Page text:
Gov. Kathy Hochul wants to reinstate the “alcohol-to-go” program that permits restaurants and bars to sell boozy beverages to-go, she announced during her State of the State address Wednesday, Jan. 5.
The governor plans to introduce legislation to permanently legalize a temporary pandemic-era measure that let businesses sell booze from their storefronts and for delivery across the state, which expired last June.
“We’re also going to do something our bars and restaurants have been asking for to once again allow the sale of to go drinks a critical revenue stream during the lean times last year,” Hochul said during her address in Albany. “So cheers New York.”
Former Governor Andrew Cuomo allowed state liquor license holders to sell alcohol for off-premises consumption in a March 2020 executive order under New York’s Temporary Disaster Emergency, which expired on June 24.
Legislators have pushed to make the program permanent since May 2020, but the proposal did not progress and faced some backlash from the liquor store industry, reported Gothamist.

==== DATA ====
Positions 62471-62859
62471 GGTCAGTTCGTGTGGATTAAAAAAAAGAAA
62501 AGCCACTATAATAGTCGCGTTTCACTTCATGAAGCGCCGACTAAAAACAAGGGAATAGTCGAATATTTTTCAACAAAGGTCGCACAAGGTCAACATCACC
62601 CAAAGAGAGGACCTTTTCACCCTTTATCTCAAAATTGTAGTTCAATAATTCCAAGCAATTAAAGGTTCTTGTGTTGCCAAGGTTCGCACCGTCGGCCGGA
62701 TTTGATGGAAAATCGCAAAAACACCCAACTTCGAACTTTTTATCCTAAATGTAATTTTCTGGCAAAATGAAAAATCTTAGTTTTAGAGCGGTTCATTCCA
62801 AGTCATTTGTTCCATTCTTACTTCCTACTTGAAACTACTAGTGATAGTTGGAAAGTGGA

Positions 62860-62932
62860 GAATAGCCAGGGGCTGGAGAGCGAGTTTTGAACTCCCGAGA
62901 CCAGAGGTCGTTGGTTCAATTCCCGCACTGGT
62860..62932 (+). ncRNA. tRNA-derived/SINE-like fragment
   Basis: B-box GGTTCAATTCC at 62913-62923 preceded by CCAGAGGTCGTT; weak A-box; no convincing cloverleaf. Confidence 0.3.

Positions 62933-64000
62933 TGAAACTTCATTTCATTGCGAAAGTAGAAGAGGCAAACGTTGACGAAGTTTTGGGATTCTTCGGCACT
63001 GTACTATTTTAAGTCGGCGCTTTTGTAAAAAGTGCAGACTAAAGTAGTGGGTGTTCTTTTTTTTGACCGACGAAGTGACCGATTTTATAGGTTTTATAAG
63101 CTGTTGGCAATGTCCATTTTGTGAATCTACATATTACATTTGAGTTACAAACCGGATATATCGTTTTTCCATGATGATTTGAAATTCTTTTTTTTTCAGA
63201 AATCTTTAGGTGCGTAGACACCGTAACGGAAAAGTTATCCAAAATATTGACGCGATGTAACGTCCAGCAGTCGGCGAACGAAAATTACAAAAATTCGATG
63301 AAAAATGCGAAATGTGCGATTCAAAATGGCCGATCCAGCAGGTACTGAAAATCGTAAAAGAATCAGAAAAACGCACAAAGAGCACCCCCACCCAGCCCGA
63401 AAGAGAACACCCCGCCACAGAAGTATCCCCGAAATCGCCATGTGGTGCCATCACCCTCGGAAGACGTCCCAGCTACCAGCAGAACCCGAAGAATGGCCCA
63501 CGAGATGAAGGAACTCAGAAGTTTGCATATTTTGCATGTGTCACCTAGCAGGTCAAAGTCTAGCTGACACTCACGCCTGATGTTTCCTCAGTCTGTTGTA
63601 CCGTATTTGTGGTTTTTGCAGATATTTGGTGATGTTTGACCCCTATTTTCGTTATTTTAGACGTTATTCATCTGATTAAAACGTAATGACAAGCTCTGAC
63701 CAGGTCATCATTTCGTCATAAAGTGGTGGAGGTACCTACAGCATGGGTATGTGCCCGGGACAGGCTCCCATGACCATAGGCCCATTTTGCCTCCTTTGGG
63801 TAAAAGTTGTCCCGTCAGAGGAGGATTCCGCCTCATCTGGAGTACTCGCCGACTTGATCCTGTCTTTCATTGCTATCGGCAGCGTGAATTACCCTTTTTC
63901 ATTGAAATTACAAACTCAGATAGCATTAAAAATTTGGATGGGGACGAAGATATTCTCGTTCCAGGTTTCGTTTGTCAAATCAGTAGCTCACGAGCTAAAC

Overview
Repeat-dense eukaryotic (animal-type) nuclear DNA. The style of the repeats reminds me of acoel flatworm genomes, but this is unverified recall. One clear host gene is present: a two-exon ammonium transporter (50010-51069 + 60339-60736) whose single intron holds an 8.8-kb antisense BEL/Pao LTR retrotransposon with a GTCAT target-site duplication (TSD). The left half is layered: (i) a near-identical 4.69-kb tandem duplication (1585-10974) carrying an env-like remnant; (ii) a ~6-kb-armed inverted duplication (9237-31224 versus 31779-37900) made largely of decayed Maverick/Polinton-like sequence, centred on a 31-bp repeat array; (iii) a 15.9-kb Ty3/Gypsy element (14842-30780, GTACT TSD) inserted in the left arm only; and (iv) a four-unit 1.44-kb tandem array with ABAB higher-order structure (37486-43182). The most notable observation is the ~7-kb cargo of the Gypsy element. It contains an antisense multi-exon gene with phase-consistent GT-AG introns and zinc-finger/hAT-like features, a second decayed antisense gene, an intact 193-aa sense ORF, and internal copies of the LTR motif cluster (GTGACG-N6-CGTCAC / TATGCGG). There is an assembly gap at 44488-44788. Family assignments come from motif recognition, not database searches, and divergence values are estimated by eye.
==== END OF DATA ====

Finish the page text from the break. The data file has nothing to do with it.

The program was highly popular and could once again come to the rescue as new variants like Omicron have thrown off the industry’s recovery, according to the head of a trade group.
“These are difficult times that are not letting up. The restaurant industry is being battered once again by another wave of COVID-19, colder weather restricting dining options and widespread staffing challenges,” said the president of the New York State Restaurant Association Melissa Fleischut in a statement. “New York State must find ways to support the industry and 78% of New Yorkers want alcohol-to-go to become permanent.”
The change will have to pass the state Senate and the Assembly, which returned for their six month sessions Thursday.
This story first appeared on amNY.com.